Paul Le Blanc, Unfinished Leninism: The Rise and Return of a Revolutionary Doctrine (Haymarket, 2014), £12.99
Unfinished Leninism does two things: firstly, it argues the case for the relevance of Leninism to anyone who wants to seriously challenge capitalism and secondly, it intervenes in the renewed debates around the nature of Lenin’s theory and political practice. The book is a collection of essays and reviews by Paul Le Blanc, a member of the International Socialist Organisation (ISO) in the United States, author of the book Lenin and the Revolutionary Party and editor of a recent collection of Lenin’s writings called Revolution, Democracy, Socialism. Le Blanc argues that there is a distinctive practice that we can call Leninism against those who see the term as just a distorted version of Lenin’s politics created by Grigori Zinoviev, Nikolai Bukharin and Joseph Stalin after his death.
Initially Le Blanc points out that Lenin’s organisational conclusions derive from the necessity of a fusion of theory and practice whereby the working class understand that their interests lie in overthrowing capitalism and establishing socialism—the democratic control of the economy where production will be based on human need. Secondly, that there is unevenness in working class experience and consciousness. This requires revolutionary organisation to rally the advanced section of the class into an “expansive sense of solidarity and common cause” that in turn can draw the whole class into struggle for their collective interests. He lists Lenin’s distinctive contributions to revolutionary politics including: Working class independence and leadership in political struggles, opposition to oppression, the united front, an analysis of imperialism and nationalism, seriousness around Marxist theory and an internationalist approach.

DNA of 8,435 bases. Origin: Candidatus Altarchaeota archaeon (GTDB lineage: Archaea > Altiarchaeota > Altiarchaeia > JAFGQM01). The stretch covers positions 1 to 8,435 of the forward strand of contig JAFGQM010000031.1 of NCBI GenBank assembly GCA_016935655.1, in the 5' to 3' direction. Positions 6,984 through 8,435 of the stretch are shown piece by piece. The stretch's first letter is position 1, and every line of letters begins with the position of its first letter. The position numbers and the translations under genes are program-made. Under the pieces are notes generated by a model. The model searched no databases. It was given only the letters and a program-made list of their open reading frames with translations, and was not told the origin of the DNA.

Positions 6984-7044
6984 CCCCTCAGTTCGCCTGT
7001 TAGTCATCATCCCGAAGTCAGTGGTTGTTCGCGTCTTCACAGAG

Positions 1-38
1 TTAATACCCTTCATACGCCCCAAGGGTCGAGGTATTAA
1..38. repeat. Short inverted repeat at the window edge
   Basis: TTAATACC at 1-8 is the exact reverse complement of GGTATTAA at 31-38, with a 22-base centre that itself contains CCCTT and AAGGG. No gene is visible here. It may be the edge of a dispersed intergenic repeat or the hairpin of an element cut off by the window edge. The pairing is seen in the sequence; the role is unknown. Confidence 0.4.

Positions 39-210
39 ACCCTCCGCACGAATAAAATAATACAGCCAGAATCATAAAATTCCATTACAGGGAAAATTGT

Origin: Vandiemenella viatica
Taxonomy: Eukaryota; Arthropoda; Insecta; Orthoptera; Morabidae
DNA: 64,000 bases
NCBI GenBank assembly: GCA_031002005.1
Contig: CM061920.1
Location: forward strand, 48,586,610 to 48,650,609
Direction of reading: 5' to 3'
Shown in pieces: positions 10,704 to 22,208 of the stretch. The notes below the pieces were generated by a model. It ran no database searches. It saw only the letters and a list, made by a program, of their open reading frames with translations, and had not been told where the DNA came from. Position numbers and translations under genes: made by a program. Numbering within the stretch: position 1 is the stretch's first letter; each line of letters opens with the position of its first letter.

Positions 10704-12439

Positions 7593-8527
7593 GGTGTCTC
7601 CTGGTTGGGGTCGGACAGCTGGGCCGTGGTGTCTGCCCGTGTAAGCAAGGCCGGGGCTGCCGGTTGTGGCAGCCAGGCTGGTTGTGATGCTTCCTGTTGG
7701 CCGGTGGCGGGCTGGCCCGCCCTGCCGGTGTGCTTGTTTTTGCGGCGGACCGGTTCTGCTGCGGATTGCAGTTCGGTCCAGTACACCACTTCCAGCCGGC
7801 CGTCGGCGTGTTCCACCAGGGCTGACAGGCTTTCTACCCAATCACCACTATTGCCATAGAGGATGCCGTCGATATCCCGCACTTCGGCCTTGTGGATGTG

In a period in which Leninism is far from the “common sense” for anti-capitalists, the book is a valuable resource in winning people to the relevance of a revolutionary party. Le Blanc’s interventions into recent debates on Leninism are more mixed. The resurgence of interest in Lenin’s politics and particularly the debates stimulated by Lenin Reloaded, edited by Slavoj Zizek, and Lars Lih’s Lenin Rediscovered: What is to be Done? In Context have brought a more serious engagement with Lenin’s politics than is usual in academia.
Lih’s demolition of the idea that Lenin was an elitist or undemocratic has provided a great service to revolutionaries. However, Lih’s corresponding idea that there is nothing unique about Lenin’s politics and that he was essentially an orthodox follower of Karl Kautsky up until 1914 has been rightfully challenged by Kevin Corr and Gareth Jenkins in the previous issue of this journal. Le Blanc points out that although Lenin was unaware that he was substantially moving away from Kautsky before 1914 in practice that is exactly what was happening. In 1912 Lenin broke with not only the liquidators (those who wanted to dissolve the underground party of the Russian Social Democrats) but also those Mensheviks who refused to break from the liquidators. Kautsky, by contrast, remained in the German Social Democratic Party with the explicit reformists (known as the revisionists) around Eduard Bernstein.